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Serving at the Pleasure

Today's Devotional

Speaking the truth in love, we will grow to become in every respect the mature body of him who is the head, that is, Christ. Ephesians 4:15

Andrew Card was the Chief of Staff to American president George W. Bush. In an interview regarding his role in the White House he explained, “In each staff member’s office hangs a framed statement of purpose: ‘We serve at the pleasure of the President.’ But that does not mean that we serve to please the President or to win his or her pleasure. Rather, we serve to tell him what he needs to know to do his job.” That job is to govern the United States of America.

In so many of our roles and relationships, we slip into people-pleasing mode rather than building up each other in unity, as the apostle Paul often urged. In Ephesians 4, Paul wrote, “Christ himself gave the apostles, the prophets, the evangelists, the pastors and teachers, to equip his people for works of service, so that the body of Christ may be built up until we all reach unity in the faith” (vv. 11-13). In verses 15-16, Paul cut through our people-pleasing tendencies, stressing that these gifts should be expressed by “speaking the truth in love” so that “the whole body . . . grows and builds itself up in love.”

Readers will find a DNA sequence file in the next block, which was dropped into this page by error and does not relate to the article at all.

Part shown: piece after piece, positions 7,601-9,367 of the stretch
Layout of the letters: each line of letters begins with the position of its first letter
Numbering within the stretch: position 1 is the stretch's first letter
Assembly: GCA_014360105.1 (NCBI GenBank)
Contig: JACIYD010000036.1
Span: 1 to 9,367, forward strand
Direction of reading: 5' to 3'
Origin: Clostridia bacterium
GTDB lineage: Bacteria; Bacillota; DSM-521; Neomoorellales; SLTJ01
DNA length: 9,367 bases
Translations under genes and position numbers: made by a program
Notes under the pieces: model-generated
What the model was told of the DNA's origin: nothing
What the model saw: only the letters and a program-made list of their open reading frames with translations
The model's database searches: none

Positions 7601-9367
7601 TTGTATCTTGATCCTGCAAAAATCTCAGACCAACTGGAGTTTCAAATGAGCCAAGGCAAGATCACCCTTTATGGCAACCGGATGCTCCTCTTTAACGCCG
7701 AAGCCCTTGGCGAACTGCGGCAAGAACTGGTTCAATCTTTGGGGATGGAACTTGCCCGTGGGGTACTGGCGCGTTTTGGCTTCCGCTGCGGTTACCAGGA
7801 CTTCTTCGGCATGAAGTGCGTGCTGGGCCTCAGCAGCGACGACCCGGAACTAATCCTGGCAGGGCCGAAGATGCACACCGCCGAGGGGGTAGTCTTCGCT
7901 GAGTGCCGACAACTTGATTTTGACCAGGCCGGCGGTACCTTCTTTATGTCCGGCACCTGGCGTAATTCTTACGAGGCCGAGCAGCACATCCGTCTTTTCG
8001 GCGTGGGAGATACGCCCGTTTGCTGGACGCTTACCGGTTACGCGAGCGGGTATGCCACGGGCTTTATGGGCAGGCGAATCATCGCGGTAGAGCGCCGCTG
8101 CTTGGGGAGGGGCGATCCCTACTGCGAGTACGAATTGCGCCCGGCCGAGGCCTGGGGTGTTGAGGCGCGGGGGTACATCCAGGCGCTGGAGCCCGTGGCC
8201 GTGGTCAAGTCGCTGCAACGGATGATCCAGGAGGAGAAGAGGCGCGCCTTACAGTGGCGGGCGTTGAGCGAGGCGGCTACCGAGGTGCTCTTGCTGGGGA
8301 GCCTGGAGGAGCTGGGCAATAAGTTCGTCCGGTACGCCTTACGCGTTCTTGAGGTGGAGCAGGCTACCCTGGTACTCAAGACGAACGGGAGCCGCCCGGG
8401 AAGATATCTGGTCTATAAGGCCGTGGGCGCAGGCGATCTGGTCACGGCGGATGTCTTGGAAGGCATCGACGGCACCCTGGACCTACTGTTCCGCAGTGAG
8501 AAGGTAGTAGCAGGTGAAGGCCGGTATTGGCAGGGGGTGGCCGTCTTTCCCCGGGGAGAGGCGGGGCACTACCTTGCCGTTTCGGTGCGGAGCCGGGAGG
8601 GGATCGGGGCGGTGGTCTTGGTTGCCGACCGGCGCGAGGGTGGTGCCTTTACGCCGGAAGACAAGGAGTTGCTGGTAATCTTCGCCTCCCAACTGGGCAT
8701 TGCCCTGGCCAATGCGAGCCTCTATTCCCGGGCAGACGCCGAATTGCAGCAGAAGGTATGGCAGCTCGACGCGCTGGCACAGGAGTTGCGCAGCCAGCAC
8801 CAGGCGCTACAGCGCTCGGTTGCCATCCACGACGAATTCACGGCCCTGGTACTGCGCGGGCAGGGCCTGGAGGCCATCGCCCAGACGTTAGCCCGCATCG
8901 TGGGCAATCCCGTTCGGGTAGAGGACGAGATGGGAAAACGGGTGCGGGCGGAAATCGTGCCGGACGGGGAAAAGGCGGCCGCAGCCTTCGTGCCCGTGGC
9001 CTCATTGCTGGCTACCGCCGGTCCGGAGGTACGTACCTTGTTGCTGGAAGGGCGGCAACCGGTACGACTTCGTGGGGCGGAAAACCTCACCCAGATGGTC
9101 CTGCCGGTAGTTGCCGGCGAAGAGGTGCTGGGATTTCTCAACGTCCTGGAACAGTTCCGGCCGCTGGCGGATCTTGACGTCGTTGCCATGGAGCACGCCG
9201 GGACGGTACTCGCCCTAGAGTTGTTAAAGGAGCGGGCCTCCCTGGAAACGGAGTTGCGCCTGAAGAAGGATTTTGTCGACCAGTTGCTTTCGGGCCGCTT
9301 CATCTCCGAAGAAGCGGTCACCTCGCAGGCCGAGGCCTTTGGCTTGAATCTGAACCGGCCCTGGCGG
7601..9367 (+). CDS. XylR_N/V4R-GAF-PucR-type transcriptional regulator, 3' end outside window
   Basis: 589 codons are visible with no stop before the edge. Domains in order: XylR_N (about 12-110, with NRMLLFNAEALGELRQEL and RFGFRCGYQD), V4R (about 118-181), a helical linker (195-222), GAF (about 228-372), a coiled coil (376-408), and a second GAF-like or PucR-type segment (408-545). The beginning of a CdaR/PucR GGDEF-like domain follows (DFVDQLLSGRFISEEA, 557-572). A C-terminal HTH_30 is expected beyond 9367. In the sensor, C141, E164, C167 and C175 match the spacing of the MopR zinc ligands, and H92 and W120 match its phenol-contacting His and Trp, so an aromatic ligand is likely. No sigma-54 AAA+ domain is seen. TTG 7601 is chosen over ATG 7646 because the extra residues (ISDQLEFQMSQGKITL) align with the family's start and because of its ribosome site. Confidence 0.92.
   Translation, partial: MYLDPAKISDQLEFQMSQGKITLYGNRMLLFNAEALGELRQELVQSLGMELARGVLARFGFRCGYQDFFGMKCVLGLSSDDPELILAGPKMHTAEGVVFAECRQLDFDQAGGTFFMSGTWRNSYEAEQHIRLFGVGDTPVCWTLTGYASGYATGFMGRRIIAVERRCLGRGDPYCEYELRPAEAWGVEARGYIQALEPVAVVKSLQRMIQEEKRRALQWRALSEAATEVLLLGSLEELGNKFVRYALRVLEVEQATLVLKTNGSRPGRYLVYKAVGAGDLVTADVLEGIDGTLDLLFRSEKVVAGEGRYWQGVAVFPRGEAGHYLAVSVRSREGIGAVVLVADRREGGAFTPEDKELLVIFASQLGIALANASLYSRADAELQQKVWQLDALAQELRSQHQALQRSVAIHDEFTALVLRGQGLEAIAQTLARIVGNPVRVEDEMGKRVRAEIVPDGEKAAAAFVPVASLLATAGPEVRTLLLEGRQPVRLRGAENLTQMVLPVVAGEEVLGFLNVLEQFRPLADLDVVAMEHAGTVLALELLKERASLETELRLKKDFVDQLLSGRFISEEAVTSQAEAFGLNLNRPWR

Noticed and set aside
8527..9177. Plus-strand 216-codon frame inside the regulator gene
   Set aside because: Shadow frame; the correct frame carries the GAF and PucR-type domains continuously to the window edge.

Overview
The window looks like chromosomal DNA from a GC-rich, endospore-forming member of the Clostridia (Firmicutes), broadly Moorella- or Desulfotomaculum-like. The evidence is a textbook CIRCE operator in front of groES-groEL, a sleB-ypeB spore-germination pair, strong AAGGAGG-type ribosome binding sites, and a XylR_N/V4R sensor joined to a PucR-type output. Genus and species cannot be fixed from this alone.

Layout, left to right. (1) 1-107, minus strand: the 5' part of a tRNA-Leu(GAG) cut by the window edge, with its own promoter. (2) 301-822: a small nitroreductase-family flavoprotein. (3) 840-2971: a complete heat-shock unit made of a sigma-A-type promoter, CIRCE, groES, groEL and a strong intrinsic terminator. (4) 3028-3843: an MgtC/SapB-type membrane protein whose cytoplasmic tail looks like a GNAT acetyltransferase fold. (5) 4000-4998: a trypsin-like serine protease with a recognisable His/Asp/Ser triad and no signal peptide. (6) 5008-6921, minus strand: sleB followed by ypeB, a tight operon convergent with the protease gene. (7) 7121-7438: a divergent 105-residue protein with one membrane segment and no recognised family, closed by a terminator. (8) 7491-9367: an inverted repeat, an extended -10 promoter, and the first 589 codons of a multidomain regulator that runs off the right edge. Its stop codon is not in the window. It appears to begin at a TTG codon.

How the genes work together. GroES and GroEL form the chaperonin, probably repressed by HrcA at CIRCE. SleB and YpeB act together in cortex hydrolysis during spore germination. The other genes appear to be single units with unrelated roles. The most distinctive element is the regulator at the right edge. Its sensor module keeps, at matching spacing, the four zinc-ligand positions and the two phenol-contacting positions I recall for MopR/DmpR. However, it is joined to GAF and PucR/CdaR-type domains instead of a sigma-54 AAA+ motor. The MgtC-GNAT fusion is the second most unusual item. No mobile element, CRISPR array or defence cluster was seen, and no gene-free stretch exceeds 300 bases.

As believers in Jesus, we serve people to build them up and to accomplish God’s purposes. Whether or not we please others, we’ll please God as He works through us to create unity in His church.

Who do you serve to please? How might God’s higher presence direct your words?

Dear God, I want to please You by speaking the truth in love to my brothers and sisters.

For further study, read Words Matter: Speaking with Wisdom in an Age of Outrage.


In the New Testament, several passages list spiritual gifts given by the Spirit to believers in Jesus to serve the body of Christ. The two primary lists are found in Romans 12:6-8 and 1 Corinthians 12:4-11. Some scholars include Ephesians 4:11, but others believe this listing pertains to the roles or offices of leadership within the church rather than to spiritual gifts. Effectiveness in these offices is predicated upon the gifts listed in Romans and 1 Corinthians. For example, to be effective in the role of pastor-teacher (Ephesians 4:11), having the gift of teaching would be of paramount importance (Romans 12:7). Romans 12 and 1 Corinthians 12 seem to focus on the gifts themselves, while in Ephesians 4, the emphasis seems to be on gifted people.

By |2024-07-01T02:33:13-04:00July 1st, 2024|
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